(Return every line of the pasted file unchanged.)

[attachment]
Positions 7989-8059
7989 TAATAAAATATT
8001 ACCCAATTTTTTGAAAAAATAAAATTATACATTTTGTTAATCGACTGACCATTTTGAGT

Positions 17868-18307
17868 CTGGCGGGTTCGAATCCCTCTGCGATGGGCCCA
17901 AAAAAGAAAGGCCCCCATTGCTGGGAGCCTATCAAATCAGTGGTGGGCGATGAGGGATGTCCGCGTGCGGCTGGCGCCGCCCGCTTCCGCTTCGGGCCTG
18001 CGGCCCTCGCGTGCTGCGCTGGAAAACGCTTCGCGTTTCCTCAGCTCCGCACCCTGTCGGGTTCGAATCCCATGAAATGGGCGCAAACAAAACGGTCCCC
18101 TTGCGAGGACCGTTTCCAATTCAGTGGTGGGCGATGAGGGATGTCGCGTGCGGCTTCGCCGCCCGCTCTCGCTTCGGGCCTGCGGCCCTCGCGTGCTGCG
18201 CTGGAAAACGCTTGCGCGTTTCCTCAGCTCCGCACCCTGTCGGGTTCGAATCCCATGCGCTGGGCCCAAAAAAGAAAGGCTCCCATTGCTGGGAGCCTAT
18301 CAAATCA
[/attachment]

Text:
Positions 7989-8059
7989 TAATAAAATATT
8001 ACCCAATTTTTTGAAAAAATAAAATTATACATTTTGTTAATCGACTGACCATTTTGAGT

Positions 17868-18307
17868 CTGGCGGGTTCGAATCCCTCTGCGATGGGCCCA
17901 AAAAAGAAAGGCCCCCATTGCTGGGAGCCTATCAAATCAGTGGTGGGCGATGAGGGATGTCCGCGTGCGGCTGGCGCCGCCCGCTTCCGCTTCGGGCCTG
18001 CGGCCCTCGCGTGCTGCGCTGGAAAACGCTTCGCGTTTCCTCAGCTCCGCACCCTGTCGGGTTCGAATCCCATGAAATGGGCGCAAACAAAACGGTCCCC
18101 TTGCGAGGACCGTTTCCAATTCAGTGGTGGGCGATGAGGGATGTCGCGTGCGGCTTCGCCGCCCGCTCTCGCTTCGGGCCTGCGGCCCTCGCGTGCTGCG
18201 CTGGAAAACGCTTGCGCGTTTCCTCAGCTCCGCACCCTGTCGGGTTCGAATCCCATGCGCTGGGCCCAAAAAAGAAAGGCTCCCATTGCTGGGAGCCTAT
18301 CAAATCA